Since it’s going to be published in six days, (still currently only in e-book form, paperback will be released on an unspecified future date) I decided I would share the prologue and a short snippet from the first chapter of The Night Belongs To Us. Links to pre-order a copy can be found here: The Night Belongs To Us.
There isn’t one defining moment that forces Connie to notice the glaring differences between her and all the other girls she knows. Looking back, she’ll realize it probably first strikes her when she’s still very young; when she still abides by all the rules set out before her and her only friends are uptight and pedantic. She has never had a lot of time for the boys in her circle, regardless of how hard they try to befriend her. They bore her, mostly, when they show off by saying stupid things and making stupid jokes. But then secondary school swings around and with secondary school comes popularity and new friends, discos at the local the Gaelic Athletics Association club, and the boys she always happily ignored become points of interest for the girls she considers her friends.
She doesn’t fully understand it. The boys they take to fawning over are eejits; they’re rude, and they smell. It’s not as if there is anyone she can talk to about it, either. The other girls will laugh, she’s sure, and she’d rather drop dead than ask her sister- or, God forbid, her mother. She decides she’s just a bit slow on the uptake, and that all the feelings her friends talk about will come to her in time. And yet… still it niggles at the back of her mind, just why she doesn’t understand all of this—boys, crushes, dates, kisses, discos—and why it’s such a big deal for everyone else.
But then Roisin Murphy sits down next to her in Irish when school starts back after Christmas in First Year, and she figures she might finally be starting to understand.
There’s nothing particularly special about Roisin. She’s not popular, really, and not a part of her circle of friends, but she’s sweet, and she’s smart, and when she offers to help Connie out with her verb conjugations her steadily drumming heart swells up in her chest. And she becomes the focus of Connie’s attention, her favorite thing to talk about. She tells Molly and Orla all about her, eyes twinkling in adoration, every day at lunch, even though neither of them pays her much heed. When she thinks about her, her heart picks up speed and it’s like her mind, always so calm and rational before, goes into overdrive. It’s a new, exciting feeling and Connie loves the thrill it gives her, the rush. Everything the other girls have said—it all starts to make sense.
But then just after Easter Roisin begins to date some loser boy from Belvedere named Brian. Connie no longer wants her help in Irish. She was still failing the stupid class, anyway. She’s sullen and moody at lunch. She doesn’t want to hang out with her friends anymore.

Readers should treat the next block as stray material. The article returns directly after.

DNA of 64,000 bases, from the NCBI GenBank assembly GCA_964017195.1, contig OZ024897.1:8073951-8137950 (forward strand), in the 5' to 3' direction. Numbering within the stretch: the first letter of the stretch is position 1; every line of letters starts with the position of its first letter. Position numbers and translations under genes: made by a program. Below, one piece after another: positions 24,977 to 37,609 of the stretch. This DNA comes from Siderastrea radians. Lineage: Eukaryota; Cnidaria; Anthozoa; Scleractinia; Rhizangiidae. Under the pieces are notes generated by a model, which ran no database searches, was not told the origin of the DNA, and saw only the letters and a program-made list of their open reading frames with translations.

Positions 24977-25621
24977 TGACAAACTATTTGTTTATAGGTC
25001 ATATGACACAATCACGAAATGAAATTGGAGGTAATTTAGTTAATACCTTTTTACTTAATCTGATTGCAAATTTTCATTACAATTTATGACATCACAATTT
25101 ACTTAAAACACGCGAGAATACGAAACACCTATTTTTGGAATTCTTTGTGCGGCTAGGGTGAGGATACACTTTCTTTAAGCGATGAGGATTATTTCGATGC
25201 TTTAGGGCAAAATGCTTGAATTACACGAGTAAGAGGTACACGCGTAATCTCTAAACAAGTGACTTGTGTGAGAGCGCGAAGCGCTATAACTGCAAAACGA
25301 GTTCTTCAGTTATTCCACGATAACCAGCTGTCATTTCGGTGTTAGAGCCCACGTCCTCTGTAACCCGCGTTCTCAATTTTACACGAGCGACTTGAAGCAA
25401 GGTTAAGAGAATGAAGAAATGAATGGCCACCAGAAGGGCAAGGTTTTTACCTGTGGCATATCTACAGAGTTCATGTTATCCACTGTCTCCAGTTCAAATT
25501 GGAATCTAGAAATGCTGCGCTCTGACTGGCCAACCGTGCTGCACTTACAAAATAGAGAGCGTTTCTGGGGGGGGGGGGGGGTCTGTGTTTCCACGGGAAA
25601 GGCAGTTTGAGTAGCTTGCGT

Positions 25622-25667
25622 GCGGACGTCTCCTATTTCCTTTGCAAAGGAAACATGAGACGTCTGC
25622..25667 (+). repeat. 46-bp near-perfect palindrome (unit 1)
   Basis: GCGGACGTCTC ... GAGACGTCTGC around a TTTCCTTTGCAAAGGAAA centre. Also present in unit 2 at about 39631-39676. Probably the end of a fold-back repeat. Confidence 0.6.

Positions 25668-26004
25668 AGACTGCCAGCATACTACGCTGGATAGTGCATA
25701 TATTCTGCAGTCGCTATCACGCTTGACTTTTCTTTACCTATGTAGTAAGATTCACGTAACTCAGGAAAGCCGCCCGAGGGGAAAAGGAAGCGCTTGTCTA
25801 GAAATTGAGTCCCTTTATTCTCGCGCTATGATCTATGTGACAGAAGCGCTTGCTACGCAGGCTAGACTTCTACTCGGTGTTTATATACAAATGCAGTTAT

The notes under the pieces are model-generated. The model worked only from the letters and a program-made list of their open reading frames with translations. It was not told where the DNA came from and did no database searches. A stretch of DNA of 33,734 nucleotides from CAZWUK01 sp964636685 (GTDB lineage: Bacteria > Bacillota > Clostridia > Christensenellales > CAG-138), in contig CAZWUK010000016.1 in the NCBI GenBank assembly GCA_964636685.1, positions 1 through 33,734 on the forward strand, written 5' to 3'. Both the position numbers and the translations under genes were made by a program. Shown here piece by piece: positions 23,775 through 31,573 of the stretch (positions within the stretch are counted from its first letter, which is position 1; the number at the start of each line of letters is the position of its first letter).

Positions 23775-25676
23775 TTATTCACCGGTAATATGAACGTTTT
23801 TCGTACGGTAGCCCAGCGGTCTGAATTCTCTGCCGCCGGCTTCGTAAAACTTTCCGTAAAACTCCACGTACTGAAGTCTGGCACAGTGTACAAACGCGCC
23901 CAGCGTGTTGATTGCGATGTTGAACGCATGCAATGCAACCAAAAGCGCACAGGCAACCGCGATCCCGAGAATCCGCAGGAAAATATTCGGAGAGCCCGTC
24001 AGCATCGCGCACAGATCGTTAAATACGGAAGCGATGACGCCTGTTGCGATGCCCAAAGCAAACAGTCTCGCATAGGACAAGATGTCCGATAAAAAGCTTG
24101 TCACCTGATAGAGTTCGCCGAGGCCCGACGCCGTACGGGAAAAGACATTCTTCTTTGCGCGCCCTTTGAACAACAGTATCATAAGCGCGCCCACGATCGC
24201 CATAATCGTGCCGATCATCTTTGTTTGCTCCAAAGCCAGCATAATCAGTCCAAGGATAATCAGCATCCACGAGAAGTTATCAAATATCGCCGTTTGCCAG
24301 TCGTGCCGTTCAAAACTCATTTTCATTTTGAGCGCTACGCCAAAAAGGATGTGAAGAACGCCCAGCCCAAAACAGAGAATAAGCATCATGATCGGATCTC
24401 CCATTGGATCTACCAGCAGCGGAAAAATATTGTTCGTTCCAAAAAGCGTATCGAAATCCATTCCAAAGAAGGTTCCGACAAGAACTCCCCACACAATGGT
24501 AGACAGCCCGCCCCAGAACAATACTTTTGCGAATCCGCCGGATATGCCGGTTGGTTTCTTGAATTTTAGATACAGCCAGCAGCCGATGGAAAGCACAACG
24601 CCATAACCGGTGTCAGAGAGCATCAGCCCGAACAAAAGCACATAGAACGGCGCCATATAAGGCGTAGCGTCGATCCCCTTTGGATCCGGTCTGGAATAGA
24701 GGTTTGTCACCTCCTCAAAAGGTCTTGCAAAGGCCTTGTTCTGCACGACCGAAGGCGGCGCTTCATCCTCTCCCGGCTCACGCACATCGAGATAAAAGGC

That is, until Jessica Lane asks if she can borrow a pencil one afternoon in French, and the way her lips twitch into a smile, and the way her soft brown eyes pour into Connie’s across her desk—Connie could almost swear it must be love.
Everyone does stupid things to get boys to notice them. Connie joins after school choir even though it clashes with hockey and she hasn’t a note in her head when she finds out Jessica is their best singer. That infatuation lasts until Molly shows up at her house one afternoon in the shortest pair of denim shorts she has ever seen and it takes Connie the rest of the day to pick her jaw up off the floor. Her bizarre interest in Molly only drags on for a week or so, thank Christ. Molly’s pretty, sure, and fun to be around, but Connie can’t imagine a worse person to have feelings for.
Ciara Dowling moves to sit beside her in Art sometime in Second Year, and Connie’s grades fall from an A to a C. She takes to hating her teacher, moaning to her friends how unfair and unjust such a score is, but deep down she knows that she can only blame herself. She knows, deep, deep, down, that her results have plummeted purely because she spends almost every class whispering and giggling with the girl next to her, whatever portrait or painting she’s supposed to be working on thrown to the side and forgotten.
And so it goes on. Every week another girl catches her eye and before the week is over, she’s on to someone else. Attuned to their every movement and ensnared by every word they say.
Nobody ever has to tell Connie that she ought to keep these thoughts, these feelings, a secret. She wouldn’t dare ever speak them aloud. She knows, as soon as she’s old enough to piece it all together, that the thoughts she has just aren’t going to fly with anyone. Not with her friends, not with her classmates—not with her family. Connie knows as soon as she is old enough to understand, boys, girls, love, sex, that she doesn’t feel the way anyone else in Halford does. That the things she wants, she just shouldn’t want. That the person she is, she just shouldn’t be. And it’s something she locks away and buries deep down in the crevices of her brain, out of sight and out of mind. It’s trivial. It’s inconsequential. It’s irrelevant.